Wood Burning Sepia Values

Wood Burning Sepia Values

The photo of the painted, carved Mule Deer will be the bases for this tutorial’s wood burning.

Starting with a Colored Photograph

Many times as a wood burner I will have a colored photograph or colored image that I want to create into a wood burned design.  But it can be confusing at times to determine exactly what tonal value I need to burn for a particular color in the photo or pattern.  By creating a sepia value scale I can determine exactly what tones of brown I need to burn into my design to match the original photo.

The Mule Deer carving is a deep carved relief work which was painted with acrylic artist colors after the carving was completed.  The photo of the colored carving will be used as the sample photo in this tutorial.

Print a copy of the colored Mule Deer image with your computer’s printer.  For the best results use a high quality gloss paper and the highest ink setting that your printer allows.

The colored photo of the Mule Deer has been converted to a gray scaled value image.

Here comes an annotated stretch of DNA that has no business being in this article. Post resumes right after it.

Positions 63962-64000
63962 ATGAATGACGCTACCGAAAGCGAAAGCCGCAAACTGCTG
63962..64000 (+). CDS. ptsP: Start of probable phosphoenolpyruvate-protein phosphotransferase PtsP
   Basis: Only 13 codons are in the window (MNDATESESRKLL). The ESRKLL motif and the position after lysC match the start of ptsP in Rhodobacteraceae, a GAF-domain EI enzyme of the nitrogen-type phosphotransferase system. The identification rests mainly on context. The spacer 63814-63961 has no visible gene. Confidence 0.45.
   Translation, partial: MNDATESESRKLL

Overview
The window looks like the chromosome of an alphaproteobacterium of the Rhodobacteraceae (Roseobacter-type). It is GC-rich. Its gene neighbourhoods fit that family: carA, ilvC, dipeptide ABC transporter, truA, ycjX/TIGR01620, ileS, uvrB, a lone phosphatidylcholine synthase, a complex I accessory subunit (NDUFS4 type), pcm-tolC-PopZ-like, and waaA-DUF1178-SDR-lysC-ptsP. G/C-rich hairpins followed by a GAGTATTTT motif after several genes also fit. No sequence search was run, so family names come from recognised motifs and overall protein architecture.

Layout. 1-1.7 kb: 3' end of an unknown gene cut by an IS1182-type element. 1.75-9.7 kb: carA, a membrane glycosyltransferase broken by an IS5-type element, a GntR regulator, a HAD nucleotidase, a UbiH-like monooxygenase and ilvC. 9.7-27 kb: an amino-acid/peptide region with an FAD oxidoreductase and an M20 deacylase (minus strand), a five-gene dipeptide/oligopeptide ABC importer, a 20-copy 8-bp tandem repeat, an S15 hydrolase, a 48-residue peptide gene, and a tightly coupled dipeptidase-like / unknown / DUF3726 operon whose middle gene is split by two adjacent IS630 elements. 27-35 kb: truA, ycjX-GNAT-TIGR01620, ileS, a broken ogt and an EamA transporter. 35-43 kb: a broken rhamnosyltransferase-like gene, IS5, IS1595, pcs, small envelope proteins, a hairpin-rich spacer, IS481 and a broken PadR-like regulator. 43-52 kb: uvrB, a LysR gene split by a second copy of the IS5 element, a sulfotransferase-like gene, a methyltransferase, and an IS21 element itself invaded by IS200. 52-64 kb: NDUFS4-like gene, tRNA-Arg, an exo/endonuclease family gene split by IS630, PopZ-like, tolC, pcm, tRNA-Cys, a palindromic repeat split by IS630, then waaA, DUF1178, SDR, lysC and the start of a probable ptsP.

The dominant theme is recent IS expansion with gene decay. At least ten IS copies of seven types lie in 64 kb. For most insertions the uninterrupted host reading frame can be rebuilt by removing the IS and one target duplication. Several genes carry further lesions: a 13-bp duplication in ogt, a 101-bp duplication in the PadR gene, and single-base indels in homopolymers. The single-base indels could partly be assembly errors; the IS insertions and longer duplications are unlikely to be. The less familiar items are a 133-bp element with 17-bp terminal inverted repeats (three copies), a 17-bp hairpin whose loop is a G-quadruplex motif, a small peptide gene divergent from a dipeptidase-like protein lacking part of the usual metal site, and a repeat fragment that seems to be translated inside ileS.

Gray Scale or Gray Tone the Photograph

As wood burner we do not work in color but instead in how dark or how light a shade of brown wood burning an area will be.  These light and dark shades are called tonal values.  Light areas are called pale values as they contain more white than black.  Dark values are the reverse, they have a higher black content than white.  Notice in the gray scale version of the Mule Deer photo that his face is made up of light or pale values where his body is created using medium and dark values.

With a graphics program or photo editing program change your colored mule deer photo to a black and white or gray scaled image.  If you do not have a graphics program print a copy of the gray scaled Mule Deer that you will find by clicking on the Close Up.   Again, use the best quality paper and best setting on your printer’s ink.

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